In a case where amorphism is performed by helium plasma, helium is introduced into the substrate. In a case where amorphism is performed by hydrogen plasma, hydrogen is introduced into the substrate. In a case where B2H6-PD is performed after He-PA and in a case where amorphism is performed by mixed plasma of He and B2H6 in the same time of introducing boron, helium and hydrogen are introduced in addition to boron. A state of helium and hydrogen after annealing is described hereinafter.

FIG. 16 shows a SIMS profile of helium before and after annealing with a flash lamp in a case where B2H6 PD is performed after He-PA and then heat-treated with a flash lamp (Flash Lamp Anneal, or FLA). A background of helium measured by SIMS is 1×1018 cm−3. Helium concentration seems to be constant in the profile after annealing with the flash lamp, however, it is the background due to the measurement. It shows actual helium concentration is not higher than 1×1018 cm−3. Helium of approximately 8×1014 cm−3 has been certainly introduced immediately after plasma-doping. However, helium hardly exists inside the silicon substrate after annealing.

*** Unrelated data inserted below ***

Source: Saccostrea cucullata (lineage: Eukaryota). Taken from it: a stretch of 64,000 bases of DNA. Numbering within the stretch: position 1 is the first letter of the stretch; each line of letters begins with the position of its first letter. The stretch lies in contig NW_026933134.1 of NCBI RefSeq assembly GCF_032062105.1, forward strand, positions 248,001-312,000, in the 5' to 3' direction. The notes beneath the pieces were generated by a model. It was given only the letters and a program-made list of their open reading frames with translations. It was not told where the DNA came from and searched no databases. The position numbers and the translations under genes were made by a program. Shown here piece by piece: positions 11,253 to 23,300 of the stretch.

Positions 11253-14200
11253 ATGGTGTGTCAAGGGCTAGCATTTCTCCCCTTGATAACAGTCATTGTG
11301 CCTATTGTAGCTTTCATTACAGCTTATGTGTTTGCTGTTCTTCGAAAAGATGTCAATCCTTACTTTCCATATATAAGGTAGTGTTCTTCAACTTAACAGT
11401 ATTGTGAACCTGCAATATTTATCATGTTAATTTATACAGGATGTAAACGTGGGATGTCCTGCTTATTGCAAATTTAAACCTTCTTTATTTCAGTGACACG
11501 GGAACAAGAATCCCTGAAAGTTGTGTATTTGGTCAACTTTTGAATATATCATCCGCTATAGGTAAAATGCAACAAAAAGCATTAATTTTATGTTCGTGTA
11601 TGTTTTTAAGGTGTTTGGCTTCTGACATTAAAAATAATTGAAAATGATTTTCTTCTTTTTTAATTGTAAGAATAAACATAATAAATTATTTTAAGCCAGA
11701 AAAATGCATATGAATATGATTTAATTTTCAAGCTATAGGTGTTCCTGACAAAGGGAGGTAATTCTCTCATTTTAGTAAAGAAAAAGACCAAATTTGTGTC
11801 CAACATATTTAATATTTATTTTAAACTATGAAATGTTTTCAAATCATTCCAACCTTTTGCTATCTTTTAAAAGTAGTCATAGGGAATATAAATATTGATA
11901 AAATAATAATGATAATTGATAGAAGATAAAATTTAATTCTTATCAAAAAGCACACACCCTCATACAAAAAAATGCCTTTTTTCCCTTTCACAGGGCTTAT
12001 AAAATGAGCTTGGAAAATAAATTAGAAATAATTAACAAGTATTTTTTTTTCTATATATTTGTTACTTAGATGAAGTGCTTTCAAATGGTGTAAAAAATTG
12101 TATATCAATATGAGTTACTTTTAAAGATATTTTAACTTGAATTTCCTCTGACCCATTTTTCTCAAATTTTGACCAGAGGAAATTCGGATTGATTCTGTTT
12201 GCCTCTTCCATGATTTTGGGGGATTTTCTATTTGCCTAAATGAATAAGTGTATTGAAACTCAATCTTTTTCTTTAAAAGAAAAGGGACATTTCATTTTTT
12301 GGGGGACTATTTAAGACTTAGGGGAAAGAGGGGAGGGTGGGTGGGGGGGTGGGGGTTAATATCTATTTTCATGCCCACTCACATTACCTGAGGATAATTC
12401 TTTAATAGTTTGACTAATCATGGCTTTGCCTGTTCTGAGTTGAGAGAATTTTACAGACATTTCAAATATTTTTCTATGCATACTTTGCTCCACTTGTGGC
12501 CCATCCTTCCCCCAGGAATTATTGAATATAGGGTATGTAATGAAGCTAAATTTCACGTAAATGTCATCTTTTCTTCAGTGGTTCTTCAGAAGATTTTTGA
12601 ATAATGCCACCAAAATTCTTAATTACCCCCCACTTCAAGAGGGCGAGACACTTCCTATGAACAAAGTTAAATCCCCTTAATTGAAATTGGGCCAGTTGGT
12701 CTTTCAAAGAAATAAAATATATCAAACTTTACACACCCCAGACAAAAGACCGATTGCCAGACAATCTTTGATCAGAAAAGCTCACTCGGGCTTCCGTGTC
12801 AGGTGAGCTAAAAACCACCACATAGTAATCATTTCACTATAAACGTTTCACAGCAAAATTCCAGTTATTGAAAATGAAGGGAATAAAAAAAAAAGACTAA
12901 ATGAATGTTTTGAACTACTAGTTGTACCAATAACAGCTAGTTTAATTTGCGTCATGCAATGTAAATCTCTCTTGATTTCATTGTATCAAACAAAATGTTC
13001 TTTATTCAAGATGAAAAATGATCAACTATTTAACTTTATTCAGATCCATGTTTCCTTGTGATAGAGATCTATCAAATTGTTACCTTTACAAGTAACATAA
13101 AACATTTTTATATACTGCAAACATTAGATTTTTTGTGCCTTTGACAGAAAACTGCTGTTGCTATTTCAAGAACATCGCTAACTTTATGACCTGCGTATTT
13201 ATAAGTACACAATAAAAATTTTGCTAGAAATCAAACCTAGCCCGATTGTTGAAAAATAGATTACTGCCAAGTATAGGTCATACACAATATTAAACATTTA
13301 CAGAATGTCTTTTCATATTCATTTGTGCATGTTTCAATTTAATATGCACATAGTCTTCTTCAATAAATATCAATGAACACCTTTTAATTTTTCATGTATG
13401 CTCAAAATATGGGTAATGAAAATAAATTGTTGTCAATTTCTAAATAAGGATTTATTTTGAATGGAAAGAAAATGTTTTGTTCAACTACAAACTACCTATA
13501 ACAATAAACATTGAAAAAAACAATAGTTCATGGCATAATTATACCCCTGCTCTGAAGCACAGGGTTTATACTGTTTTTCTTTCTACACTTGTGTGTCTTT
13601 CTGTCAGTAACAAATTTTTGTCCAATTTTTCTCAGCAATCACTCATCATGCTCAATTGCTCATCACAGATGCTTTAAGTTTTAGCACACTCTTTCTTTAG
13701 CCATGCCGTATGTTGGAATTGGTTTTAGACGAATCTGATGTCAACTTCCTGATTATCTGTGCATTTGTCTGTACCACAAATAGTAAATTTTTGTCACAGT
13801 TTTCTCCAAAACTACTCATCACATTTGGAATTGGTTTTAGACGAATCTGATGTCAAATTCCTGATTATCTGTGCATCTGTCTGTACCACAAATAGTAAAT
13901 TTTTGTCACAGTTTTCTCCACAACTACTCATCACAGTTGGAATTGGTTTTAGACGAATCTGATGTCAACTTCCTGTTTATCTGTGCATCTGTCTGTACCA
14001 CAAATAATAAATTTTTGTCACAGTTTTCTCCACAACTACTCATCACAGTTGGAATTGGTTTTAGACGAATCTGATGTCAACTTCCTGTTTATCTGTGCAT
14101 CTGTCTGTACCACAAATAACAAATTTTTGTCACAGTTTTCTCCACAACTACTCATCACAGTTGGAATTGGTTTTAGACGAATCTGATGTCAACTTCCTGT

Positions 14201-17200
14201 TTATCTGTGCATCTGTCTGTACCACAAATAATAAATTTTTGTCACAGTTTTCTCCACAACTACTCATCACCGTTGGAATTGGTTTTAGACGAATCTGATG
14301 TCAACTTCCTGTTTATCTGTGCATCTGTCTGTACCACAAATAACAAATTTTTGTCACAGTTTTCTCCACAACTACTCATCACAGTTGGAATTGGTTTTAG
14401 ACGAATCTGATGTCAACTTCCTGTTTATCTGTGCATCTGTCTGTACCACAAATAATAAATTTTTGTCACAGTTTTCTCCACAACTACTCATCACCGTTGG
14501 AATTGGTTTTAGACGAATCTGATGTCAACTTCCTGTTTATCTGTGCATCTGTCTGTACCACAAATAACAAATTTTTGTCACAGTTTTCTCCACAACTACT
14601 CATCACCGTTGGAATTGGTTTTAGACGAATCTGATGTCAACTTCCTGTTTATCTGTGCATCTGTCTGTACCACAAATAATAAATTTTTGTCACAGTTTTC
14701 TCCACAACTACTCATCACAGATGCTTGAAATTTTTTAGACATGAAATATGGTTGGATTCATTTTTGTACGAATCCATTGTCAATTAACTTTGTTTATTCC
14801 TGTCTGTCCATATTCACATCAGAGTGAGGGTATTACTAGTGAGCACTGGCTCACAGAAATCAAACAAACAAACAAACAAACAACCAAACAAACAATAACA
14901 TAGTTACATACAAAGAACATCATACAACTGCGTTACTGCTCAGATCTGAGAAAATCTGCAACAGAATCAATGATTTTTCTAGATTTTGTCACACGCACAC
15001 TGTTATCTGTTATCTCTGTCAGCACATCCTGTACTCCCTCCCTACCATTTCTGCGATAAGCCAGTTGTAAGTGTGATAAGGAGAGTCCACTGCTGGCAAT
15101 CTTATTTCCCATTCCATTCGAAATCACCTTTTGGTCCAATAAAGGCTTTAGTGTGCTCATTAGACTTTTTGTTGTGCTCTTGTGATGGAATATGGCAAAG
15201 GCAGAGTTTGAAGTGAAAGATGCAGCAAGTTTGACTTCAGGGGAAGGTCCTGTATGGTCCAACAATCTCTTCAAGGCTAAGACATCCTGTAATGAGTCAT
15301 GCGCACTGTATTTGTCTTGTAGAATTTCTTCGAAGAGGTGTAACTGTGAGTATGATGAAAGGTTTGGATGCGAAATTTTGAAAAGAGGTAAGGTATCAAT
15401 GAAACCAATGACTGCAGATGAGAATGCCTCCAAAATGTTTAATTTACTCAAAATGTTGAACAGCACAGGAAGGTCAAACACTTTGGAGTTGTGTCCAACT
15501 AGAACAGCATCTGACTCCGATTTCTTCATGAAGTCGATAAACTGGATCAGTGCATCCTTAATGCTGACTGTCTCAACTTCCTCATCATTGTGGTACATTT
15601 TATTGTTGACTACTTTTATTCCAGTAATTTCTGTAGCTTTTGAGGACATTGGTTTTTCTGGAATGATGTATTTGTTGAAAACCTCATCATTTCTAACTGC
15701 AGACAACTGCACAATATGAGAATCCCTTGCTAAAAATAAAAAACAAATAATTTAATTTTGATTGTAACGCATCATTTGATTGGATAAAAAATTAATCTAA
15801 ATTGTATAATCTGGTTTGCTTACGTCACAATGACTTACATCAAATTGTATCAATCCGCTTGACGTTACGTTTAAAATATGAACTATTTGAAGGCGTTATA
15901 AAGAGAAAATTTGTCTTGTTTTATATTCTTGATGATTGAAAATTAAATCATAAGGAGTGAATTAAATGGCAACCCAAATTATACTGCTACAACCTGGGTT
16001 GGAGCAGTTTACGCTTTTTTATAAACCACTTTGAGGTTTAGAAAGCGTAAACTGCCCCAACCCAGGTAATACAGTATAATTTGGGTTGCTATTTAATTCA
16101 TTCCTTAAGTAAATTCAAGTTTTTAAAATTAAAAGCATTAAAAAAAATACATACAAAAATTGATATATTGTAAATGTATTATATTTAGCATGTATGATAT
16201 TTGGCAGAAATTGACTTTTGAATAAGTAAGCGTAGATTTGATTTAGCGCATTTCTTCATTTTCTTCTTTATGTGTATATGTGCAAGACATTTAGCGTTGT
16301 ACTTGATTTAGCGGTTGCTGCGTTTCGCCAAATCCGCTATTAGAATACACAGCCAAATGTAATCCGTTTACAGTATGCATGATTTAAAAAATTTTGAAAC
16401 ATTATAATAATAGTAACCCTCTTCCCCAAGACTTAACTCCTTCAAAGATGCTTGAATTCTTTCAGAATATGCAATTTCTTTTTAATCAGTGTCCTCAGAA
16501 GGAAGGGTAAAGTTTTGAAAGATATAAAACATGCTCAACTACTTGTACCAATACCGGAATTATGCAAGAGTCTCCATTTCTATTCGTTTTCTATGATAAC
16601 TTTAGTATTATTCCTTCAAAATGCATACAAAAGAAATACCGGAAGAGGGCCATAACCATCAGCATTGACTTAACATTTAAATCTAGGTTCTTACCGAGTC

FIG. 17 shows a SIMS profile of hydrogen. A background of hydrogen measured by SIMS is 1×1019 cm−3. Hydrogen of high concentration seems to remain at approximately 1 nm from a top surface after annealing. It is thought that material, which is adsorbed to silicon in a hydroxyl-group form at the top, is measured so as to be struck into the inside of the silicon substrate by oxygen ions used in SIMS measurement, so that hydrogen does not remain at the inside. It shows actual hydrogen concentration is not higher than 1×1019 cm−3. As discussed above, hydrogen hardly exists inside the silicon substrate after annealing.